CARSON CITY — Gov. Jim Gibbons is expected to announce this week that he will support using revenue from hotel room taxes to finance at least part of the state’s $3.8 billion shortfall in highway construction funds, legislative sources said Wednesday.
The plan would not violate Gibbons’ pledge against raising taxes because the governor wants only to take additional revenue generated by room taxes in coming years. With 40,000 new hotel rooms under construction in Las Vegas, room tax revenue stands to grow substantially.
Gibbons’ communications director, Brent Boynton, would not confirm that the governor intends to propose using growth in room tax revenue as a solution to the highway construction shortfall. Nor would Boynton confirm that the governor intends to hold a news conference to announce a highway funding plan.
Senate Transportation Chairman Dennis Nolan, R-Las Vegas, and Assembly Transportation Chairman Kelvin Atkinson, D-North Las Vegas, said using room tax revenue has been one of the options under consideration by Gibbons.
"I’m not surprised," Nolan said of Gibbons’ proposal. "It was one of the options the governor had proposed. Everybody had it on their list as a possible option."
Added Atkinson: "Room taxes may be part of the solution. I don’t think it is the only solution."
Room tax is used to market Southern Nevada tourism through the Las Vegas Convention and Visitors Authority and the state’s tourism industry. In Clark County, a share is directed to the Clark County School District, county road projects and other uses depending on the location of the hotel.
A poll conducted for the Review-Journal last week found 72 percent of registered voters in Nevada favor dedicating at least some of the current hotel room tax for highway construction. No other tax proposal to fund roads received as much support in the poll.
Both transportation chairmen said legislative leaders have been meeting behind closed doors with the governor and his aides in an effort to come up with at least a partial solution to the transportation funding shortfall.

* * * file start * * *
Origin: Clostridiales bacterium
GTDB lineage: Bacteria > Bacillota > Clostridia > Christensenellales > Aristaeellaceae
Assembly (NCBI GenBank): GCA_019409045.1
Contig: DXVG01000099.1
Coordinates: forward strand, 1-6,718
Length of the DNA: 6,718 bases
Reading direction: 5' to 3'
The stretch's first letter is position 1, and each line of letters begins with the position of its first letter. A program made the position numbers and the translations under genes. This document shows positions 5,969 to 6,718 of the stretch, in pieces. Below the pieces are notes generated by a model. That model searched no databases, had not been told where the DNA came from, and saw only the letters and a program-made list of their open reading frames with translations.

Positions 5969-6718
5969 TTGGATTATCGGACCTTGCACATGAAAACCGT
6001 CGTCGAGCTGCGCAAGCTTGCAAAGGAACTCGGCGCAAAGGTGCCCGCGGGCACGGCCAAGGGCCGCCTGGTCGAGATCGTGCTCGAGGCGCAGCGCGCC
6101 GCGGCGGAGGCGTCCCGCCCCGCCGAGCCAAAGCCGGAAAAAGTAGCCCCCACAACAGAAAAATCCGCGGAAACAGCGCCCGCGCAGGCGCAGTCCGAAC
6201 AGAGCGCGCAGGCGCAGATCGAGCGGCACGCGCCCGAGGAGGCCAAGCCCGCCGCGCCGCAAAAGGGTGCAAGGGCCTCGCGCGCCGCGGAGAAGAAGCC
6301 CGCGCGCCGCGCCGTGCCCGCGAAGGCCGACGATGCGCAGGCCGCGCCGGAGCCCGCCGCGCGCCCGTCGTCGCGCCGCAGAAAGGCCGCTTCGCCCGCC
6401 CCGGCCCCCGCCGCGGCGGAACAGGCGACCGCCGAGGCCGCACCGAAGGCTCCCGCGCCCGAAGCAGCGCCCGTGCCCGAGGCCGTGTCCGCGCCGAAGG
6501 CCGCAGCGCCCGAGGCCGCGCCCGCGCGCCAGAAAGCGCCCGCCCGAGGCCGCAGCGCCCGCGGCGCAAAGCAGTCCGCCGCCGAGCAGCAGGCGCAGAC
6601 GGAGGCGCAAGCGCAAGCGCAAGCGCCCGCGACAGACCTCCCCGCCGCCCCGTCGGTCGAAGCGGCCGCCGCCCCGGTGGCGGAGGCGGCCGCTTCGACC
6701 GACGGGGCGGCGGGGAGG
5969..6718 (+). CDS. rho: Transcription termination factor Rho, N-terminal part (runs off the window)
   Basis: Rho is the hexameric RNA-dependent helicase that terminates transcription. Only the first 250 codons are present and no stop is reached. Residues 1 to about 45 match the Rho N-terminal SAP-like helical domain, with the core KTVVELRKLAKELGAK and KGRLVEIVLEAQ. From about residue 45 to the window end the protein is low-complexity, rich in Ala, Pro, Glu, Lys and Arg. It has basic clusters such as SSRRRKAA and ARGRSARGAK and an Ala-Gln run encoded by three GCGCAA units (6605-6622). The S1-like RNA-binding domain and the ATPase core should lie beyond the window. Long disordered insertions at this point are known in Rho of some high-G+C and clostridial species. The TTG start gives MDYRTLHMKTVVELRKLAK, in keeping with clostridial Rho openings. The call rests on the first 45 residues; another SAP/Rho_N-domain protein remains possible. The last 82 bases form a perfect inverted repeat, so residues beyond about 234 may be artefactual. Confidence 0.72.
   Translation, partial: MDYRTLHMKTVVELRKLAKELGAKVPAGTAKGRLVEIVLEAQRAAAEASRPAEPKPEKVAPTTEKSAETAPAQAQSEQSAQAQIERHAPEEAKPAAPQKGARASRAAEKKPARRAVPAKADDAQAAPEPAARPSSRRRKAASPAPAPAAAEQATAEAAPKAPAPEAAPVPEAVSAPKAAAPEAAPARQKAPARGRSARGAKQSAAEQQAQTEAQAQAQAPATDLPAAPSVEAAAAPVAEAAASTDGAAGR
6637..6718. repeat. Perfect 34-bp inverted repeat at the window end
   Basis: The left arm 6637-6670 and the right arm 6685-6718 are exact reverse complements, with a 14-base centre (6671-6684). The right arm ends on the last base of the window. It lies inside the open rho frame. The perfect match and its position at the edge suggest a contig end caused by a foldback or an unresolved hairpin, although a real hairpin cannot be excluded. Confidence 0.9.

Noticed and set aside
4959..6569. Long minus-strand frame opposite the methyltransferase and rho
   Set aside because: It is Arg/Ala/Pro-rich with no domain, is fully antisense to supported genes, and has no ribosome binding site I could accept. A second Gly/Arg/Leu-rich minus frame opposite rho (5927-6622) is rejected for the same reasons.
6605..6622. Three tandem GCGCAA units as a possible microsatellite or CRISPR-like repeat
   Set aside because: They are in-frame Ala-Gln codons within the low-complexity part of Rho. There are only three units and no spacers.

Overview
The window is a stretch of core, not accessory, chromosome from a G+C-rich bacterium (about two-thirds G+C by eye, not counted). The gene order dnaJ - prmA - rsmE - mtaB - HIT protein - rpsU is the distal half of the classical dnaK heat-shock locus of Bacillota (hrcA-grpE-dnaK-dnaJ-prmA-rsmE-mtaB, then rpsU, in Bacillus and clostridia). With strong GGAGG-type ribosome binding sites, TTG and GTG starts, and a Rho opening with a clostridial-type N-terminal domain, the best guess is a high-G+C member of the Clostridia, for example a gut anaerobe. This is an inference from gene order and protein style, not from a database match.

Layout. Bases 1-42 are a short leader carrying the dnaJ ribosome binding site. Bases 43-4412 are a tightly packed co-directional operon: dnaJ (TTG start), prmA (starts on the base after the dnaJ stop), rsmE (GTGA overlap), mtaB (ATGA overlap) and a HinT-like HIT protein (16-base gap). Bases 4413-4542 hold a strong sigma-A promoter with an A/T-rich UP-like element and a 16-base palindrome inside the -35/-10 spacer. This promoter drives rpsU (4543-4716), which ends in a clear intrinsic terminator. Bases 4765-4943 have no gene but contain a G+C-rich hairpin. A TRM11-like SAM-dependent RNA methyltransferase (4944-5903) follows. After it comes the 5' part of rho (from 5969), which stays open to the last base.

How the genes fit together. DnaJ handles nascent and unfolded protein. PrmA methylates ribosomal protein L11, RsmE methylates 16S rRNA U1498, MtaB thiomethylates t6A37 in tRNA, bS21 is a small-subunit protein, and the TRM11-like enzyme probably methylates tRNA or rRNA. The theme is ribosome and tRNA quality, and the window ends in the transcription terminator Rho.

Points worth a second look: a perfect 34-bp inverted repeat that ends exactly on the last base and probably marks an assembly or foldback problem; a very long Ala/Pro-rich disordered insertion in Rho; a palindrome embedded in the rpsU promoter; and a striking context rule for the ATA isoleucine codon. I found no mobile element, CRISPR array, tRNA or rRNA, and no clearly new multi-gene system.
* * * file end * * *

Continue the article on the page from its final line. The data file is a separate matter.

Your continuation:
Gibbons also is considering using additional dollars generated by casino entertainment taxes to fund highway construction, according to a source.
Atkinson said the trucking industry has expressed a willingness to pay an increase in diesel fuel taxes and registration fees.
In January, Gibbons proposed the Nevada Department of Transportation sell water rights under state highways to raise the revenue needed to construct roads. He estimated at the time that money from water rights could be "pretty doggone close" to $3.8 billion. Checks with water officials, however, showed the value likely would be less than $100 million.
A transportation task force last year proposed a series of tax modifications and increases to cover 10 major highway projects, seven of them in Las Vegas. The projects would be built between 2008-15 at a cost of $3.8 billion. Topping the list were proposals to spend more than $2 billion on several widening projects for Interstate 15 through Las Vegas and south to the California border.
Financial analysts have concluded that by using bonds the state would need to raise about $170 million a year in additional tax revenue to cover the $3.8 billion cost. Bonds would allow the state to secure the money for construction now, then it would pay the bonds off over a 20- to 30-year period.
The room tax rate varies throughout the state. Clark County charges a 9 percent "transient lodging tax," while Henderson assesses 10 percent and the city of Las Vegas 11.5 percent. The state levies a 1 percent tax on lodging. Each percentage point generates about $20 million.
A source said Gibbons was persuaded to support using room tax revenue for roads through meetings with officials at The Venetian. Sheldon Adelson, the company’s chairman, has been critical of the convention authority, which is funded by the room tax.
Both Nolan and Atkinson are members of the governor’s Public-Private Partnership Advisory Council, a panel looking at involving private companies in paying for road building. The state would then repay the funds through tolls or user fees.
The group, which had its first meeting Wednesday, will meet over the next year and make recommendations to the state Transportation Board, chaired by Gibbons.
State law prohibits toll roads in Nevada and a bill by Assemblyman Joe Hardy, R-Boulder City, to allow them was killed last month in the Assembly.
Consultants for Carter-Burgess, a firm hired by the Nevada Department of Transportation to look at private road financing arrangements, said private interest in constructing roads for Nevada would be "very slim" without a law allowing toll roads.
Nolan suggested legislators pass a bill allowing toll roads before the Legislature’s scheduled June 4 adjournment.
But state Transportation Director Susan Martinovich said Wednesday that if a change in law is needed, the public-private partnership panel will make recommendations that then would go before the Legislature in 2009.
That did not satisfy Atkinson.
"It is a bit disappointing to come here with three and a half weeks remaining in the session, and we are trying to figure out ways to come up with $3.8 billion. This isn’t going to do anything to help us today. It is three, four years down the line.
"We need to do something today."2007 Nevada Legislature